Bypass Bounty Goes On Display

Clare Champion, Friday, December 8, 2006

By Carol Byrne

A number of significant archaeological finds uncovered along the route of the N18 Ennis Bypass, including previously unseen artefacts from Clare Abbey, were today placed on display at Clare Museum.

The month-long exhibition, which follows on from the hugely successful evening lecture series that took place at Clare Museum in October 2005, features a full collection of artefacts dating from the Bronze Age to modern times. The free exhibition also represents a final opportunity for the public to view the artefacts before they are sent for final storage at the National Museum of Ireland, Dublin.

Archaeological excavations along the route of the N18 Ennis Bypass and the N85 Western Relief Road took place in late 2003 and early 2004. Archaeological excavation and post-excavation work was undertaken by TVAS (Ireland) Ltd, based at Ballinruan in County Clare.

Some of the earliest artefacts on display at Clare Museum include cremated bone, pottery fragments, stone tools and cereal grains from Manusmore in the parish of Clareabbey, from a cremation cemetery containing the cremated remains of at least 27 individuals. The earliest of which has been radiocarbon dated to the Late Neolithic/Early Bronze Age between 2450-2150 BC. Burials continued at the site through the Bronze Age and up to the Late Iron Age, spanning a period of some 2,700 years. Three glass beads, which are included in the ‘Funerary’ section of the exhibit, were found when processing archeological material during post-excavation. The beads originated from a ring barrow excavated at Claureen near the Lahinch Road and were probably votive offerings of Mediterranean origin dating from between 250 BC-50 AD.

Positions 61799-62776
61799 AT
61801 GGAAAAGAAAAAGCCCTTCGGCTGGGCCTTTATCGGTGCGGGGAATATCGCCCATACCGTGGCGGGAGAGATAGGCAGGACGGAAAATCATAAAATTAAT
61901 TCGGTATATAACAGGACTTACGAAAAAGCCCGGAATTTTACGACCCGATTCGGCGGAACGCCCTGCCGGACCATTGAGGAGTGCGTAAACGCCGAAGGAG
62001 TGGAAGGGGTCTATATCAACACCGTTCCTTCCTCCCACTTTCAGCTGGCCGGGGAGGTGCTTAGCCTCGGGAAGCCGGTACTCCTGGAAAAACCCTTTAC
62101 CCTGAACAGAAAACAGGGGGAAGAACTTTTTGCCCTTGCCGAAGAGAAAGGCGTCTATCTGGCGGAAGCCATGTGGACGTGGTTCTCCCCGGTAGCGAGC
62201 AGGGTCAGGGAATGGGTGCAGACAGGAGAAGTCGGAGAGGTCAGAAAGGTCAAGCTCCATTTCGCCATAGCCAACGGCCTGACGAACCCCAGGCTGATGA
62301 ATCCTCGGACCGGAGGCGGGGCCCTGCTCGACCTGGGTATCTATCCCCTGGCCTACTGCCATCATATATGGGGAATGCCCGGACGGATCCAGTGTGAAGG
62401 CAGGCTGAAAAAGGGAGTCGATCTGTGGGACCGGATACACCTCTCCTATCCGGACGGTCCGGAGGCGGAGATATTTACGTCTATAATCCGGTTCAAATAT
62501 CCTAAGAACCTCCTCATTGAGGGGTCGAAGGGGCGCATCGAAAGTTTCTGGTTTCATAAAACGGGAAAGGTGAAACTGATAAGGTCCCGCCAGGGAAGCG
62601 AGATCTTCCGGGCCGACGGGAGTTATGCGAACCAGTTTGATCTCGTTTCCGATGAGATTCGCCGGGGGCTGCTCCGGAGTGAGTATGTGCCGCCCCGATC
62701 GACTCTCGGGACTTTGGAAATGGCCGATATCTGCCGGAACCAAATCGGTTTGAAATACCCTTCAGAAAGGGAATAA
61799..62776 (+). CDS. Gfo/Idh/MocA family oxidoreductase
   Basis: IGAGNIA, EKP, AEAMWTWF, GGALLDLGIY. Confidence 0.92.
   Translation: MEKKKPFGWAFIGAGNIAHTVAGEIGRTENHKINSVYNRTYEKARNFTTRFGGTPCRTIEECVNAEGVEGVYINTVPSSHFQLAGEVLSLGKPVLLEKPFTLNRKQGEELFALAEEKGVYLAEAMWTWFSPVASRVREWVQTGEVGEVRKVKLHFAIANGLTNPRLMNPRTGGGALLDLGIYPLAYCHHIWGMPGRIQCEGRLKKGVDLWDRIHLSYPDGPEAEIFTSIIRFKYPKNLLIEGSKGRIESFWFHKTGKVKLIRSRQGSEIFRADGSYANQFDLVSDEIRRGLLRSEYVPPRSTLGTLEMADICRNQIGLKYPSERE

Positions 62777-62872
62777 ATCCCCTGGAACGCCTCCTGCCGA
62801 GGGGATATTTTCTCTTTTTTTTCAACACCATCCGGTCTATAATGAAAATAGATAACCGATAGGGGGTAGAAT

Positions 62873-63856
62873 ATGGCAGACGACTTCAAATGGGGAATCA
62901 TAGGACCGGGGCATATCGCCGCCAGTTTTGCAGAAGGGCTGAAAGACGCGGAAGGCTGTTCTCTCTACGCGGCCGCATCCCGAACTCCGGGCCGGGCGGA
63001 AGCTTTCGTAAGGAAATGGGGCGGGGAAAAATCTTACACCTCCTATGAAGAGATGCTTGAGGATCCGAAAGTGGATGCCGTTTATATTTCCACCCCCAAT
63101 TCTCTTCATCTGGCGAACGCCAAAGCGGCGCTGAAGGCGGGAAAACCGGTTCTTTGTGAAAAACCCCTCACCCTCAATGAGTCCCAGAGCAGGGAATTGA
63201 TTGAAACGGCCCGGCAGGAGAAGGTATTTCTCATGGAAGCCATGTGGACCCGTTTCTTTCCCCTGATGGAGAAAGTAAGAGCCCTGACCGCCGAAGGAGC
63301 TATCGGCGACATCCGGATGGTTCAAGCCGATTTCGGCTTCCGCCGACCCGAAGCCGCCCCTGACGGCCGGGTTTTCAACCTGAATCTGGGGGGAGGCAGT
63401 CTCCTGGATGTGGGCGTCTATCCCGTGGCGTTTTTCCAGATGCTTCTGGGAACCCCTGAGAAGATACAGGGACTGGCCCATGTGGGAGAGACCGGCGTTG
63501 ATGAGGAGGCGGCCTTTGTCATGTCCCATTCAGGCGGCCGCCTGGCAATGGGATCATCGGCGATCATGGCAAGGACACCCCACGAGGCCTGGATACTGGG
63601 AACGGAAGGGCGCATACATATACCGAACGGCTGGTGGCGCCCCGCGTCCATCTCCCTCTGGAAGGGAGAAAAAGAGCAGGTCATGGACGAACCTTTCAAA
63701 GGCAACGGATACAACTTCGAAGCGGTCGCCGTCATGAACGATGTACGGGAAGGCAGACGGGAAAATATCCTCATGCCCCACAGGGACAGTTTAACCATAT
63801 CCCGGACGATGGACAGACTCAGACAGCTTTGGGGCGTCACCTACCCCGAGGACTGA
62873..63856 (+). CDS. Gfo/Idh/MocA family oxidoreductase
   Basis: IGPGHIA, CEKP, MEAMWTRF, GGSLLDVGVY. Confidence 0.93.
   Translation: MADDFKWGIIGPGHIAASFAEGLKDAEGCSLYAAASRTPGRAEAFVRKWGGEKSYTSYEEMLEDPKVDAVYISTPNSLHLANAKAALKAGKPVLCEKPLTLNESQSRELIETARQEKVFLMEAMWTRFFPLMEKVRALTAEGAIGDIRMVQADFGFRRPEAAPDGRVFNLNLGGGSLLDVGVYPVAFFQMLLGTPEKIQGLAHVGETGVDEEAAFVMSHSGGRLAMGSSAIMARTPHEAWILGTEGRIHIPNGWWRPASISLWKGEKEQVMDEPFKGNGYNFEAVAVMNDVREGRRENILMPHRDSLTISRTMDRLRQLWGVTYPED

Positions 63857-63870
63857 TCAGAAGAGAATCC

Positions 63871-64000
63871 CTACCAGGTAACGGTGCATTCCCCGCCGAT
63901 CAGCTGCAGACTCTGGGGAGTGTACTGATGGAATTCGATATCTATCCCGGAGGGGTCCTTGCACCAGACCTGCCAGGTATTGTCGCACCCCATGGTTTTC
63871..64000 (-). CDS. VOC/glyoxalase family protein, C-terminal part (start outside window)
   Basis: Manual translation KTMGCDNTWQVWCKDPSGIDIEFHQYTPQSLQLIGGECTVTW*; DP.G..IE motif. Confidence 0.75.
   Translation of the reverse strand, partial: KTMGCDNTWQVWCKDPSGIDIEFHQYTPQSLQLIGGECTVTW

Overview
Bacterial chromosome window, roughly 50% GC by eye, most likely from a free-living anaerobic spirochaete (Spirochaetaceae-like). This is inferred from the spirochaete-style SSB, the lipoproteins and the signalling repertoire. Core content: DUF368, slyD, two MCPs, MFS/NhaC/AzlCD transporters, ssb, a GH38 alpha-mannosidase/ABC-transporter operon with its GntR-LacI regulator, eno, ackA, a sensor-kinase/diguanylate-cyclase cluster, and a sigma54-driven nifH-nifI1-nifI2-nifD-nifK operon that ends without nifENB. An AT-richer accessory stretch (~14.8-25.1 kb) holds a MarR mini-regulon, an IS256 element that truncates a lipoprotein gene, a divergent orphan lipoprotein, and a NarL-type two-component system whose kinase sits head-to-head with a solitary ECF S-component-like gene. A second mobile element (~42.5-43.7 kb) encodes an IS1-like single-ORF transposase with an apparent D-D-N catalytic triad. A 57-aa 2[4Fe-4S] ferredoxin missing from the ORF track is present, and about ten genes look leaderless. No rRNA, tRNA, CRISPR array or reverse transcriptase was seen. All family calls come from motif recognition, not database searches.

Evidence of iron-working activity at Cahircalla More, next to the Kilrush road, was uncovered and the artefacts used at the time are included in the display. An anvil stone with tool marks, a sharpening stone, and slag- a by-product of smithing-strongly suggest its use in the medieval period. Nearby, in a field system ditch, a ring-pin was found and a photograph showing its location, in situ, sits next to the conserved ring-pin on display. Modern artefacts and details from excavations of brick-making kilns at Clareabbey on the banks of the River Fergus and a lime kiln at Keelty are also included in the exhibit.

John Rattigan, Curator of Clare Museum stated, “Artefacts found at Clare Abbey, on display at the museum, include a 1691 gun money coin, spur parts and gun flint, which may suggest its use during the Jabobite-Williamite war. The excavation at Clare Abbey also found evidence of a number of ancillary structures that once adjoined the main building. Another discovery at the Abbey was the presence of a cesspit, last used during the 17th century. Organic remains included significant amounts of fish and bird bones.”

Meanwhile, the artefacts on display at Clare Museum are complimented by a ‘Summary of Archaeological Findings’ report, which provides further information such as radiocarbon dates, highlights from specialists’ reports, and interpretation of the excavated sites. The display of finds follows the structure of the summary report, and it is recommended to follow the report as one views the artefacts. The display is organised chronologically and artefacts are grouped under the main headings of Funerary, Fulacht fiadh, Early Medieval and Modern times.

Commenting on the exhibition, Graham Hull of TVAS (Ireland) Ltd stated, “As a local archaeological company we are pleased to have this opportunity to show the people of Clare some of the more interesting artefacts uncovered. The main purpose of archaeology is not just to dig and record but to show and tell. TVAS (Ireland) Ltd, through the National Roads Authority and Clare County Council, will publish a volume detailing the results of this archaeological work hopefully in 2007. An article describing the results will also be published in the ‘The Other Clare’ and the archaeological archive will be deposited with the County Clare Archive.”

The archaeological finds from the N18 Ennis Bypass excavations will remain on display at Clare Museum, Ennis, County Clare until January 2007. For further information on Clare Museum contact 065-6823382, email claremuseum@eircom.net or log on www.clarelibrary.ie/eolas/claremuseum/index.htm

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